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Step 4: Click the New Connection button.

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Step 5: In the Connection Properties window, provide the name of the local server where database was created (in this case (localdb)\Projects). After providing the server name, select the OrganizationEmployee from the available databases then click ok.

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Step 6: You can use the default name for connection for save in the Web.Config file and click next.

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Step 7: Select Tables to generate models for all three tables and click finish.

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The Models folder now includes many new files related to the models that were generated from the database.

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The OrgModel.Context.cs file contains a class that derives from the DbContext class, and provides a property for each model class that corresponds to a database table. The Department.cs, Enrollment.cs, and Employee.cs files contain the model classes that represent the databases tables. You will use both the context class and the model classes when working with scaffolding.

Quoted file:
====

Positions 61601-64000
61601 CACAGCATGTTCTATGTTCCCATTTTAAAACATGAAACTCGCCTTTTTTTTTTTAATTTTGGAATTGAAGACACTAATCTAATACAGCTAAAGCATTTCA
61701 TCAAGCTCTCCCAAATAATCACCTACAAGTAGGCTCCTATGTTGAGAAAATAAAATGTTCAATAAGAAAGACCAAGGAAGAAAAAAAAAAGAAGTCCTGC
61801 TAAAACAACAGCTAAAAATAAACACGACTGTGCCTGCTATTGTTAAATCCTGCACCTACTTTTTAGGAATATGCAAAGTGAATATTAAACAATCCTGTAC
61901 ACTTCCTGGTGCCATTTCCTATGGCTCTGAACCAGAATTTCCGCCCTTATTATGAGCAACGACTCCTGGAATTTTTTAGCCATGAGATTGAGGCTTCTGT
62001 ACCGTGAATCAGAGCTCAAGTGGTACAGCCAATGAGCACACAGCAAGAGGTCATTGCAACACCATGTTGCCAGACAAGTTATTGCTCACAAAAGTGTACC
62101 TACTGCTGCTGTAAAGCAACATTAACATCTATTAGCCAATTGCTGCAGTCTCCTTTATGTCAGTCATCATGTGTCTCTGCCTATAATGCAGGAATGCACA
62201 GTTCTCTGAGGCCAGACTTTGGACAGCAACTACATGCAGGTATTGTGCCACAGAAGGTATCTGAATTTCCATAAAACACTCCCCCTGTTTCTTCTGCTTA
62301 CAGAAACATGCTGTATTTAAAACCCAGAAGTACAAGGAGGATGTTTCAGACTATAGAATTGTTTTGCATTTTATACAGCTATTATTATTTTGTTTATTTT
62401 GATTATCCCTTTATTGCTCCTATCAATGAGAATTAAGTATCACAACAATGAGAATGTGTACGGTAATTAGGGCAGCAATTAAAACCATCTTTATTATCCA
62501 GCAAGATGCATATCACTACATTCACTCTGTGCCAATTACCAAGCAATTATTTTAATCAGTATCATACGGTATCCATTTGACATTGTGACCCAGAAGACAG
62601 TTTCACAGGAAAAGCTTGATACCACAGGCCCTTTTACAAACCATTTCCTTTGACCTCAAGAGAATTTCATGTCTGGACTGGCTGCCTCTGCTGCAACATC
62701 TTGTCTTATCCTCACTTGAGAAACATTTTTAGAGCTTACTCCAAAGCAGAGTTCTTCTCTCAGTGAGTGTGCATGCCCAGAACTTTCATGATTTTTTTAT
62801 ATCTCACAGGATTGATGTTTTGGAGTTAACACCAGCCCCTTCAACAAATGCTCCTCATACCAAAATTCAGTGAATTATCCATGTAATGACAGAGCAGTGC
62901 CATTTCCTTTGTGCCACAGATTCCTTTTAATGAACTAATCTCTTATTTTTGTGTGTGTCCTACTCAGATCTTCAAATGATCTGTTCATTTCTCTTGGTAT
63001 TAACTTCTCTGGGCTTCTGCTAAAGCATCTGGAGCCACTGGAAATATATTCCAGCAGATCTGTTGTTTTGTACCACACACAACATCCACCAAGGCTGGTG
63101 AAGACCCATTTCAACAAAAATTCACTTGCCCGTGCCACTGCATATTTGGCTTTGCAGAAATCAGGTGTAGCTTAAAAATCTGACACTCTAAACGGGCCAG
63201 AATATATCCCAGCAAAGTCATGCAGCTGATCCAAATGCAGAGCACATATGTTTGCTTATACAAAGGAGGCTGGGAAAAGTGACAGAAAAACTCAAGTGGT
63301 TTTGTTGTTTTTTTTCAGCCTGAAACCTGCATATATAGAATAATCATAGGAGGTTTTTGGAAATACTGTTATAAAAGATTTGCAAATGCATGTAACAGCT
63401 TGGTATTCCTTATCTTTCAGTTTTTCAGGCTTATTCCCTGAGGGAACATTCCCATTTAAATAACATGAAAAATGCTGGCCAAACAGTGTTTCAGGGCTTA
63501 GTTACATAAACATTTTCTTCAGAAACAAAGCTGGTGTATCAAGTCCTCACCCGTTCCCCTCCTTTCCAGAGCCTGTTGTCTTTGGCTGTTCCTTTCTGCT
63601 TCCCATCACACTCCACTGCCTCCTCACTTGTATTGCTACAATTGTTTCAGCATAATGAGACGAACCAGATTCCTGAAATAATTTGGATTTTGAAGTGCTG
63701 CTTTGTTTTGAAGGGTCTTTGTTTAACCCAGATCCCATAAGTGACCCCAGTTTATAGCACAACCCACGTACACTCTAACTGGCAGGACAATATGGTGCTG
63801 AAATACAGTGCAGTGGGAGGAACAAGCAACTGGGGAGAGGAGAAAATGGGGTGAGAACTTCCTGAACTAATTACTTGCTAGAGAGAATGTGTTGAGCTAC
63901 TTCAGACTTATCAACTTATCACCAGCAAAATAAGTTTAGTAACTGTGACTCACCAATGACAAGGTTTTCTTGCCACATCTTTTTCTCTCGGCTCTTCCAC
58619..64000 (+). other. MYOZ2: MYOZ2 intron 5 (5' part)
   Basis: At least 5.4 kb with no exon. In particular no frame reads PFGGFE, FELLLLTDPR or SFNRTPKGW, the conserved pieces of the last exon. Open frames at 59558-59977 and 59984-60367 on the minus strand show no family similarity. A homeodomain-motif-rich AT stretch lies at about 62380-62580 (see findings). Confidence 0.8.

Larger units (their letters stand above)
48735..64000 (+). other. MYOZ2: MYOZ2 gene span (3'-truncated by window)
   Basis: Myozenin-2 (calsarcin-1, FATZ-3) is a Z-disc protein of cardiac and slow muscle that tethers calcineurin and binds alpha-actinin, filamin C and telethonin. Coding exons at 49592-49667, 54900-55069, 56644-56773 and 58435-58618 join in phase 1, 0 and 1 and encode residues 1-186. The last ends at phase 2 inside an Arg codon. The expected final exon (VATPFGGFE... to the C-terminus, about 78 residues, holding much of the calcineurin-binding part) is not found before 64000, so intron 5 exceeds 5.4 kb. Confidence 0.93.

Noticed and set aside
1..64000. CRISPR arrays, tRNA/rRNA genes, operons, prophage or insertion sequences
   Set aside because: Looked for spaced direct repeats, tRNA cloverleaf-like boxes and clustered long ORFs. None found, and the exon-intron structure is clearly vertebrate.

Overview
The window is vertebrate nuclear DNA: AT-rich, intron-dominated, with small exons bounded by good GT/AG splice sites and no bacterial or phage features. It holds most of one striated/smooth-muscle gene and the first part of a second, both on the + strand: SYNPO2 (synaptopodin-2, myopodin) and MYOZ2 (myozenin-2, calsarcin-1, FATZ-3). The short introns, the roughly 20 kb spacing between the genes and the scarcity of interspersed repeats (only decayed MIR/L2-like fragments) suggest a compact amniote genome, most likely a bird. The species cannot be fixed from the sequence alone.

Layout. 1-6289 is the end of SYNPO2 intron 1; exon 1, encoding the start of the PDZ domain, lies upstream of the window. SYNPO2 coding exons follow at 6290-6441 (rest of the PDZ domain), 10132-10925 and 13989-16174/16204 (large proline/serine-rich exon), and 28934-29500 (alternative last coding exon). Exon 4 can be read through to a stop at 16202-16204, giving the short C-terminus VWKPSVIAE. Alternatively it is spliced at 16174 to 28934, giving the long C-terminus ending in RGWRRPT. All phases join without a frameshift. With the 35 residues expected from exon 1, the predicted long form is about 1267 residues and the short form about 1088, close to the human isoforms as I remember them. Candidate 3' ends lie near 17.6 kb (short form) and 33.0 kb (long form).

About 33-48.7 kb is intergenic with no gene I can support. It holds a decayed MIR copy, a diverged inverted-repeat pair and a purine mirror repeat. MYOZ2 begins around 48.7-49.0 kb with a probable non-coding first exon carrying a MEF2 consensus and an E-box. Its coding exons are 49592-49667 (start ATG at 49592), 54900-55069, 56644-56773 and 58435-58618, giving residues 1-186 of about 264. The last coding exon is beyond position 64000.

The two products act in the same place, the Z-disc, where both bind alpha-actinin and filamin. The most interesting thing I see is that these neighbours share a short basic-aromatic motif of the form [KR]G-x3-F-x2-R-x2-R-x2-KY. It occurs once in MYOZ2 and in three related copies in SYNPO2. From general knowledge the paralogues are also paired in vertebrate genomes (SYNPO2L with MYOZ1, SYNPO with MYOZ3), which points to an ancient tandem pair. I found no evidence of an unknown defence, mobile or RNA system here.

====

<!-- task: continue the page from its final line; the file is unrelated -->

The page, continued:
Before proceeding with this tutorial, build the project. In the next section, you will generate code based on the data models, but that section will not work if the project has not been built.

Add scaffold

Step 1: Add the new controller to the existing Controllers folder. Right-click the Controllers folder, and select Add – New Scaffolded Item.

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Step 2: Select the MVC 5 Controller with views, using Entity Framework option. This option will generate the controller and views for updating, deleting, creating and displaying the data in your model.